I want to emphasize that last sentence, I think it’s an important one for analytic work. Some criterion for the right measure is afforded by the psychic consequences of a wrong estimate. Now, what does that mean? I think that statement is calling for an experimental approach. If I don’t know for sure whether a patient’s free will can include a given item I can put it to the test, you see, I can try out a certain attitude and then observe the consequences, observe the psychic consequences and if my estimate has been wrong then I can correct it, you see, but it’s the most important to keep an empirical attitude about the matter and then you’re free to experiment and if you’ve overstepped the estimate if you’ve assumed greater free will than actually exists, then you can correct yourself. As long as you’re conscious it’s always correctable. It’s only when you’re unconscious that you get caught and can’t correct it.
Along the same line as we ask ourselves how much free will does the Ego have that we’re talking to, we also must ask ourselves the related question, that at any given time to who are we speaking, just because the person is in front of us and looking at us and maybe even smiling doesn’t mean we’re speaking to the Ego necessarily. We’re maybe speaking to a complex, we’re maybe speaking to the Shadow, maybe speaking to the Anima or the Animus, or even the Self, or some combination and in the course of an interchange the person, the entity to which we are speaking can fluctuate too, and so that’s something always to be kept in mind, not only how much free will does the Ego have at its disposal, but is it the Ego I am really speaking to at a given time, because naturally we’re going to speak in a different fashion depending on to whom we’re speaking.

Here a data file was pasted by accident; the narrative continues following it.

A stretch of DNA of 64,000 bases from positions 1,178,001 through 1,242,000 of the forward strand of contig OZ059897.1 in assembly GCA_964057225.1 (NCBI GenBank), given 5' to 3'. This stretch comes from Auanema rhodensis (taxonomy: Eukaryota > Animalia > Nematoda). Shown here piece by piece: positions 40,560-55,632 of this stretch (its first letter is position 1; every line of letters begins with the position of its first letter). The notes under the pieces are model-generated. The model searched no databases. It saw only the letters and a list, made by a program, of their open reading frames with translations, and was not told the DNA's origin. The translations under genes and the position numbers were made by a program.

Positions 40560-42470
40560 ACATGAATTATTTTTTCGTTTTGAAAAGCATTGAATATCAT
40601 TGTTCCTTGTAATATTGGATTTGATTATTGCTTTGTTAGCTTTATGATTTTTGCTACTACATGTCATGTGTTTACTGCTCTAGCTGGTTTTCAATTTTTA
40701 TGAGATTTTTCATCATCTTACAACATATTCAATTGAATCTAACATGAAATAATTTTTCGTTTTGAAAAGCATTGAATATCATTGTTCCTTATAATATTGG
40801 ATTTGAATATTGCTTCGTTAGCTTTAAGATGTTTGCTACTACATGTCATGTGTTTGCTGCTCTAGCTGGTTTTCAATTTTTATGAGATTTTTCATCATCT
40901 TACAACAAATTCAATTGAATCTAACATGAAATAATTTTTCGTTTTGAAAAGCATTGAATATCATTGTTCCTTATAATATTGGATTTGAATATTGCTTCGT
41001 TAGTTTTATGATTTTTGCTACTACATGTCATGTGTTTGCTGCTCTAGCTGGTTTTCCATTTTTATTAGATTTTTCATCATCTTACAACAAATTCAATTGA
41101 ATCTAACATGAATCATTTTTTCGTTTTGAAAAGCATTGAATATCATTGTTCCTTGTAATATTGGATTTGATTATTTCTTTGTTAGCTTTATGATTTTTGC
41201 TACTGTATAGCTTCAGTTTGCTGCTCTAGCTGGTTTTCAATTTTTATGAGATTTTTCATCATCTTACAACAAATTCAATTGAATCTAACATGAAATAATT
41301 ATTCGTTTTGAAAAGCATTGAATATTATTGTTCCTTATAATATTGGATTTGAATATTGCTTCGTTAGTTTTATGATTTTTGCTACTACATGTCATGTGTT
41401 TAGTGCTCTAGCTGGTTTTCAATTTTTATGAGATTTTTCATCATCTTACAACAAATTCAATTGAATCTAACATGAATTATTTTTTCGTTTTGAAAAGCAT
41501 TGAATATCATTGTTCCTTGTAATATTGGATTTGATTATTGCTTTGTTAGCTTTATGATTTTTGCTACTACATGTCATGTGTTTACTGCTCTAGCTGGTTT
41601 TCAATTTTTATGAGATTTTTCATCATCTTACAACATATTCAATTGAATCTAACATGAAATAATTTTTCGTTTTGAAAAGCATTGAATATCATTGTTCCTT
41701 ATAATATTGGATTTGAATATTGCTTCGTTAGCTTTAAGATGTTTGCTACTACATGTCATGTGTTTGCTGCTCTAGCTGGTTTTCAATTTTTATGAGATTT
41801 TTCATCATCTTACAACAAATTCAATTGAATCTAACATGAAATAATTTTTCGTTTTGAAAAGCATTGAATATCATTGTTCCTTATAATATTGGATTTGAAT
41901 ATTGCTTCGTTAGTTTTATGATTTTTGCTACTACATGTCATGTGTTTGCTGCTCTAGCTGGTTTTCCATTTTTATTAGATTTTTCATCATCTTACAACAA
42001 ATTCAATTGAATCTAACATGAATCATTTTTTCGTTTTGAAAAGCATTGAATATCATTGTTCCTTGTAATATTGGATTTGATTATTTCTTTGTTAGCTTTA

Well, that uses up the time I’ve allotted for myself, so I’ll reserve for next time our discussion of the Shadow and append that to next week’s assignment also.